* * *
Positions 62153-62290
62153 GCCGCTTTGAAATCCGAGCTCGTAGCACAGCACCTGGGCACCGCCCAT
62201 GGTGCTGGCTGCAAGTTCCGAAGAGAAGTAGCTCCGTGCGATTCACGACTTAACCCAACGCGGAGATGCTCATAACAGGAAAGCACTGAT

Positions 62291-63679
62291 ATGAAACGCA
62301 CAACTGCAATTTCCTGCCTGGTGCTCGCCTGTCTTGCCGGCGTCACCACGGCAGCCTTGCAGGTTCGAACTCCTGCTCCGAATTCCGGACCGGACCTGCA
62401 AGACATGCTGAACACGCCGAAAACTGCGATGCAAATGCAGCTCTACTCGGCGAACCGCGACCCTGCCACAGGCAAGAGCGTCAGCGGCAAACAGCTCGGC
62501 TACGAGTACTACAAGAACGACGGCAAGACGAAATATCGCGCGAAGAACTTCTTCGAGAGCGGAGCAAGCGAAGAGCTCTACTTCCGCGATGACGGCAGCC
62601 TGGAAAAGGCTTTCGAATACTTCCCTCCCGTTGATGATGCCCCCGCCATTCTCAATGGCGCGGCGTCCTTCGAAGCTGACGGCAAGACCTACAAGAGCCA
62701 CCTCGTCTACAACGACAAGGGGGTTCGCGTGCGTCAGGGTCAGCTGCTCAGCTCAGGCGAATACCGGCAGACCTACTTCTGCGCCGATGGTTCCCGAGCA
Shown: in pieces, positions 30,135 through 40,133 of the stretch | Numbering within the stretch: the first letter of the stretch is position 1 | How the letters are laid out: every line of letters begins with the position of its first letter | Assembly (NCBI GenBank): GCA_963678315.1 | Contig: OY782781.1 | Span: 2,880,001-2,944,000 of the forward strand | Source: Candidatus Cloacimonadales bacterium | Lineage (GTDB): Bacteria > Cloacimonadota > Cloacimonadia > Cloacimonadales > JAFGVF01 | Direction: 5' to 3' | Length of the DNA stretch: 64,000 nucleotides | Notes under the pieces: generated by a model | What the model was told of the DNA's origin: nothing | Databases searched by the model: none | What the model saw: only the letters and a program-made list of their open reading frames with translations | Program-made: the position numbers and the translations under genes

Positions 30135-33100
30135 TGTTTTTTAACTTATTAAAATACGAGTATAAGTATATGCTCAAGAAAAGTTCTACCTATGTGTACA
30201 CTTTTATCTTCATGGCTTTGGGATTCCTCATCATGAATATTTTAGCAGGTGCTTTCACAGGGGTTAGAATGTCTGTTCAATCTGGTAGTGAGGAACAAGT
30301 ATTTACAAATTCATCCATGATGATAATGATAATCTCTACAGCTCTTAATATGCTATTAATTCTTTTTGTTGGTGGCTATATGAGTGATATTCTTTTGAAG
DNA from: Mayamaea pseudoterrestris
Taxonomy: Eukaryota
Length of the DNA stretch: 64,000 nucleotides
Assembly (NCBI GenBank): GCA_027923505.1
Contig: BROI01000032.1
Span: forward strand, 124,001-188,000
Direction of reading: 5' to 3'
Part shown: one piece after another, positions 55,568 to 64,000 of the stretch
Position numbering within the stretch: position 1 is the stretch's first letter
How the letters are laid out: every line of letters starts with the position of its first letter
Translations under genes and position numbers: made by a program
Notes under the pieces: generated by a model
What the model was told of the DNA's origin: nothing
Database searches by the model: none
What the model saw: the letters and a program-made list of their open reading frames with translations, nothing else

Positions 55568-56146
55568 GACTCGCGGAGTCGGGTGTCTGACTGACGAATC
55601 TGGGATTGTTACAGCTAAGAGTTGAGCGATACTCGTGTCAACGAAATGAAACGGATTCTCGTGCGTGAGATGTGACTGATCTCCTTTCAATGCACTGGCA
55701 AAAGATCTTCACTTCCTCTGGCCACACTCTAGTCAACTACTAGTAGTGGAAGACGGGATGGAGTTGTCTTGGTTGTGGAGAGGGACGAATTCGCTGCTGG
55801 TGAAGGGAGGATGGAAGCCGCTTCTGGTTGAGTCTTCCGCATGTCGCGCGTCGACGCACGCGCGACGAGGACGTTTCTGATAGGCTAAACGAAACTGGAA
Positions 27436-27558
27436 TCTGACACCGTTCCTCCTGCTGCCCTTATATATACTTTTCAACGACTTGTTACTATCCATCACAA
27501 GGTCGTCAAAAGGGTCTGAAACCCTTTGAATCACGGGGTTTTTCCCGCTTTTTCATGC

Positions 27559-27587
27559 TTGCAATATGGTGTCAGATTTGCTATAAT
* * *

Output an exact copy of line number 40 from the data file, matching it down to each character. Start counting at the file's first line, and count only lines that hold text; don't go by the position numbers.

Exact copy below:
27559 TTGCAATATGGTGTCAGATTTGCTATAAT